As more and more people subscribed to the developing telecommunications network a strange phenomenon was noticed. People were talking quieter when they were on the phone! This was due to a feedback system in the brain, what was happening was that you could hear your voice louder through the phone earpiece than you would normally so you spoke more softly. This prompted the invention of the ASTIC telephone on which most phones are based (ASTIC stands for Anti Side Tone Induction Coil and what it did was reduce the amount of feed back of your own voice in your handset). In the UK engineers developed over a thousand variants of the astic phone and for decades the models of phone were known by the variant number Eg 706 & 746. It is for similar reasons that voip phones now have a “silence” generator which fills in when VAD (voice activity detection) stops packets from being sent. This silence in Voip is actually not silent as true silence sounds dead and people associate true silence with being hung up on!

One final point on manual switchboards, we talked of plugs and cords earlier but a different version did exist and it was an early version of what was later to become the Crossbar system. The idea was you had a matrix of sockets and depending on where you inserted a plug it would cross connect the horizontal connection with the vertical connection. These switchboards suffered from the problem of scalability and tended to be used for small areas. The principal was also used for key and lamp switchboards of the 60s and 70s.

Now telecommunications took a turn for the morbid and underhanded. An undertaker was losing business to his competitor because the local switchboard operator was the wife of his competitor. This led him to the conclusion that the caller should be able to control his own call and to facilitate that he devised a switch that could be controlled by briefly disconnecting the loop across the wires and eventually the rotary dial was developed to give controlled make and break timings (this is where we get the term loop disconnect dialing from). The man who invented this switch was called Almon Brown Strowger and for decades The telephone network consisted solely of “Strowger” exchanges (or if you live in the US Central office)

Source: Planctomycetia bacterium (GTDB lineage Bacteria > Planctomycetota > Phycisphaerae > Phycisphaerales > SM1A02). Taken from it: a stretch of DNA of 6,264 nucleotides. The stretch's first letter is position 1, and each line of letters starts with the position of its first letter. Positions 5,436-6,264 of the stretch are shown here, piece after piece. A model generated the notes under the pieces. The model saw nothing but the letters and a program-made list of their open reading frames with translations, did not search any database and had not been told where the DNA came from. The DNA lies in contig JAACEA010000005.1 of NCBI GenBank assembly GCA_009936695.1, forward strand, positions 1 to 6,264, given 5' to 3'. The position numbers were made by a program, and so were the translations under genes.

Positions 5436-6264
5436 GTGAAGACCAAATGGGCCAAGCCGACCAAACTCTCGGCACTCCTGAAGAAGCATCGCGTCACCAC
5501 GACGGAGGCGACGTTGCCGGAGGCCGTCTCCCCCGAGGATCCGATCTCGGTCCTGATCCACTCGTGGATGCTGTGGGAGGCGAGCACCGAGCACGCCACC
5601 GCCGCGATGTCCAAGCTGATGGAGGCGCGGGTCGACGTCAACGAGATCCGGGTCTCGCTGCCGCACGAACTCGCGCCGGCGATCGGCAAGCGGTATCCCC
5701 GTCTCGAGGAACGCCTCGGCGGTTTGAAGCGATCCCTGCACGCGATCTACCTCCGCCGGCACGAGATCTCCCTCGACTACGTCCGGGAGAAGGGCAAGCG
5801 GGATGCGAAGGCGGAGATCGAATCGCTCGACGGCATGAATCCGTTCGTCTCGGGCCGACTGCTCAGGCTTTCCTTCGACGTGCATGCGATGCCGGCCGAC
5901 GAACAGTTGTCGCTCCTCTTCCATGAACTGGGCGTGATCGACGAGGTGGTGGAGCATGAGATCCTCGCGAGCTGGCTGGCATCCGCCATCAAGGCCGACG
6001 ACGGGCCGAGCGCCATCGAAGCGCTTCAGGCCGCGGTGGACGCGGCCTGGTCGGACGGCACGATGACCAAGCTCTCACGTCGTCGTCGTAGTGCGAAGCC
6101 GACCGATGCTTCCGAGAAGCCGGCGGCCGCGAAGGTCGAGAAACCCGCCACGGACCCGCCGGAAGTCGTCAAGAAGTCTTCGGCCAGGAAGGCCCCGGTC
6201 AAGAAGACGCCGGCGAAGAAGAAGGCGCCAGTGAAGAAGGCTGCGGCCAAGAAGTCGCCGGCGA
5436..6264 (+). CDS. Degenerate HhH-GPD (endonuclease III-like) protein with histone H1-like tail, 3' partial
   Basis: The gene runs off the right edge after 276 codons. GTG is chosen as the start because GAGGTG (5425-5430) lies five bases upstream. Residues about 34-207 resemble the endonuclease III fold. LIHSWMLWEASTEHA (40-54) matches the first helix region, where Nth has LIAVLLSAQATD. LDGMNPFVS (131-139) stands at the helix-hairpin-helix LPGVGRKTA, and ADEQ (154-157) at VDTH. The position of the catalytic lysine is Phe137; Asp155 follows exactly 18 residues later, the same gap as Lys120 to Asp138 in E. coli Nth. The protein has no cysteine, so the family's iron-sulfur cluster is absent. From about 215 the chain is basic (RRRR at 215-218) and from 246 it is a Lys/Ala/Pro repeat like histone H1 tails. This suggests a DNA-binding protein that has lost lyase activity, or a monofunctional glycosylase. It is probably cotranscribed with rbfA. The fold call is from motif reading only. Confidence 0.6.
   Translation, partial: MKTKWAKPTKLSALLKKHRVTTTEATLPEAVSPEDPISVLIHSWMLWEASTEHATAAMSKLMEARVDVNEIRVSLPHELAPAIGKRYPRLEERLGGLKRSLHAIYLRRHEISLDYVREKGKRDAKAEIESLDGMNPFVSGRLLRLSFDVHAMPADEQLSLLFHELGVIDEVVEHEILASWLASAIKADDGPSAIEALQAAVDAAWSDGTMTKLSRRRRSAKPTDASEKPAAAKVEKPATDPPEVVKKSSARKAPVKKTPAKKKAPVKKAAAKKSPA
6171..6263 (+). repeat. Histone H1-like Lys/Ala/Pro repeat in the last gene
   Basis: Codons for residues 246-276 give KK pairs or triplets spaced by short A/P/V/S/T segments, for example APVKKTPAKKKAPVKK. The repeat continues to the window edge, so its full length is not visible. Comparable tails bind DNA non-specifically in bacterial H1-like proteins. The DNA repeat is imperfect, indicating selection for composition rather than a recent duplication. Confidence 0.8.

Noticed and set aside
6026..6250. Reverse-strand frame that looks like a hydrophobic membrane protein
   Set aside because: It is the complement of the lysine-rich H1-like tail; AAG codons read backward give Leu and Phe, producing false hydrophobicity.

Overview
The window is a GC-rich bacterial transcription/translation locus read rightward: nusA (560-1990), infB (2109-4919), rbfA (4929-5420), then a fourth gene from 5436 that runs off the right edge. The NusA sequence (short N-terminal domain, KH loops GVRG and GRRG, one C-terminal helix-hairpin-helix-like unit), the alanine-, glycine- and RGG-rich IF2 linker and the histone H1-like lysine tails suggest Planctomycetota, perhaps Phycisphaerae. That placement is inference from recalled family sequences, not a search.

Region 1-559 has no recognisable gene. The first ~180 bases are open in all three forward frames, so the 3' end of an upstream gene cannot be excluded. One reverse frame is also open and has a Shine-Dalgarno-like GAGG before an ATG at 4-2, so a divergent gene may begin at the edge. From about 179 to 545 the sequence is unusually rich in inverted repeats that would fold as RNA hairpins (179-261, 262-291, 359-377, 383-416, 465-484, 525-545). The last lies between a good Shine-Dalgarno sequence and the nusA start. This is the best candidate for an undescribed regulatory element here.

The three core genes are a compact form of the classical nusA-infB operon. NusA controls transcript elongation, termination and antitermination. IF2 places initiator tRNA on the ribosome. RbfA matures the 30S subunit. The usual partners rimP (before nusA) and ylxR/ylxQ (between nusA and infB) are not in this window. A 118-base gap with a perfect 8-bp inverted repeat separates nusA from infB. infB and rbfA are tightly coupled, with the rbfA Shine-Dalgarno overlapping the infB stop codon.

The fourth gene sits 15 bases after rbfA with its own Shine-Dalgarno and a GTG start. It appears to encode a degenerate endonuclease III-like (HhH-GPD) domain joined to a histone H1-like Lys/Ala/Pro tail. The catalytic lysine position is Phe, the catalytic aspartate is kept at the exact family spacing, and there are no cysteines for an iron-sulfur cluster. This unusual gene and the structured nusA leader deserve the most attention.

Strowger switches were a two motion switch which were also known as step by step so when you dialed say 5 the loop would be disconnected and reconnected creating 5 pulses (hence pulse dialing) and by means of a ratchet the switch would step up 5 levels then it would automatically hunt across the bank of contacts for a free connection. The way it knew if a connection was in use was by a third wire in the connection known as the privacy wire. So we now have three connections again, the tip, the ring and now the sleeve has become the privacy wire, this was later abbreviated to the “P” wire (in some areas you may come across the term “P wire link” and it refers to this method of ensuring privacy over multiplexed links) The final switch in a telephone call however is stepped in both directions by the dial pulses to end up on the wire that ultimately connects to your phone. It was soon realized that these switches were too expensive to dedicate an individual switch to one line so they came up with a cheaper option called a uniselector. When you pick up the phone it hunts for a free switch and if it finds one returns dial tone. The dial tone is there to say yes your call can be processed unlike in mobile phones where you dial the entire number before seeing if the system can handle your call. In the days of the strowger switch a telephone exchange (or Central Office which by the way is where the term CO line comes from) was a noisy place and if it went quiet you knew there was a problem. These days it is the other way round!

We should look at some of the problems involved in distributing the calls to the phones on the end of the line. The network uses 48V as that was considered in most countries to be a safe level and utilizes a positive ground. The reason for the positive ground is to overcome problems caused by electrolytic action, metal ions travel to the wire from the ground rather than your wire just corroding away. The voltage is provided from a power supply but constantly floating on that supply is a large bank of batteries. The batteries are one of the reasons 48V is used as getting it to a round 50V would have been difficult. Because of these large battery banks in the exchange, the system is referred to as a central battery system. The PBXs (we now just use PBX but it used to be PMBX or PABX standing for Private Manual Branch eXchange or Private Automatic Branch eXchange) (yes telephone people can’t spell) had their own power systems and these were referred to as Local battery systems.